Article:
Sepsis is a systemic inflammatory response to bacterial infection. The therapeutic options for treating sepsis are limited. Impaired neutrophil recruitment into the infection site is directly associated with severe sepsis, but the precise mechanism is unclear. Here, we show that Mincle plays a key role in neutrophil migration and resistance during polymicrobial sepsis. Mincle-deficient mice exhibited lower survival rates in experimental sepsis from cecal ligation and puncture and Escherichia coli-induced peritonitis. Mincle deficiency led to higher serum inflammatory cytokine levels and reduced bacterial clearance and neutrophil recruitment. Transcriptome analyses revealed that trehalose dimycolate, a Mincle ligand, reduced the expression of G protein-coupled receptor kinase 2 (GRK2) in neutrophils. Indeed, GRK2 expression was upregulated, but surface expression of the chemokine receptor CXCR2 was downregulated in blood neutrophils from Mincle-deficient mice with septic injury. Moreover, CXCL2-mediated adhesion, chemotactic responses, and F-actin polymerization were reduced in Mincle-deficient neutrophils. Finally, we found that fewer Mincle-deficient neutrophils infiltrated from the blood circulation into the peritoneal fluid in bacterial septic peritonitis compared with wild-type cells. Thus, our results indicate that Mincle plays an important role in neutrophil infiltration and suggest that Mincle signaling may provide a therapeutic target for treating sepsis.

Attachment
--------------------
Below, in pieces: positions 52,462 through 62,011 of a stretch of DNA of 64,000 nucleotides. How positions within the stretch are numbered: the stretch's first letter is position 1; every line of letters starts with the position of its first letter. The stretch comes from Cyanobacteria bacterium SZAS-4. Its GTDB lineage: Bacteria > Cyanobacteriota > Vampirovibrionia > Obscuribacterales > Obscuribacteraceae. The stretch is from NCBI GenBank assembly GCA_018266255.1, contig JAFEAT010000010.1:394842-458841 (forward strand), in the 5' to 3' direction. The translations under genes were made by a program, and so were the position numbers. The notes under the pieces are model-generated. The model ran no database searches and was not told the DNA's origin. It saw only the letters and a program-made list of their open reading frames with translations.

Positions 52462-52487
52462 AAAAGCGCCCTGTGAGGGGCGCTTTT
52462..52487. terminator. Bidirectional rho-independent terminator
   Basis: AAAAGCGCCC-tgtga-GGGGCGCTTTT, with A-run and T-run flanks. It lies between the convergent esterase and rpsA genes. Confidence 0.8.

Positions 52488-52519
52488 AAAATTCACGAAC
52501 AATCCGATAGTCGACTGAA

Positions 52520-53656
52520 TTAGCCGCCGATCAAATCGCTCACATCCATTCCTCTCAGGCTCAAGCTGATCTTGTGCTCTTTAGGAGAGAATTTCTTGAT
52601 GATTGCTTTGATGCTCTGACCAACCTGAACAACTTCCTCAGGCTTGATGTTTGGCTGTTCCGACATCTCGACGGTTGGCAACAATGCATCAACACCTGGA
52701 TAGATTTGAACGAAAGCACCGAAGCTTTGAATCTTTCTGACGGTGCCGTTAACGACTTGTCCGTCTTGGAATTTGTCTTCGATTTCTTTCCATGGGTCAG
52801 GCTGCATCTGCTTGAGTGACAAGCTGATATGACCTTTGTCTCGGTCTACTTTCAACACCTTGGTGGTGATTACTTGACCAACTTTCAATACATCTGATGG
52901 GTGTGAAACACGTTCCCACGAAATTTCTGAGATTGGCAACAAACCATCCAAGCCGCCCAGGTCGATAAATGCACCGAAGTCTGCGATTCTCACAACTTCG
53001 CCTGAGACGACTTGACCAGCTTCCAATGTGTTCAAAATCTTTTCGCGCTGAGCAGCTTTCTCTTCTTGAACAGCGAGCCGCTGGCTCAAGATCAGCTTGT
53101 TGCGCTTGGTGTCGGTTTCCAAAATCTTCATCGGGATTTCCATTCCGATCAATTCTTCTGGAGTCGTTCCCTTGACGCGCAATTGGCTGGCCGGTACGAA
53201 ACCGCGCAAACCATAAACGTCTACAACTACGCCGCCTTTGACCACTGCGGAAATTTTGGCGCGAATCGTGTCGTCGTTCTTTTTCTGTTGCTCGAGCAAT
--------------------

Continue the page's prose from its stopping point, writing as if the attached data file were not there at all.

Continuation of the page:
Bibliographical noteFunding Information:
This research was supported by the Bio & Medical Technology Development Program of the National Research Foundation (NRF) funded by the Ministry of Science, ICT & Future Planning (grant number: NRF-2012M3A9B4028272).
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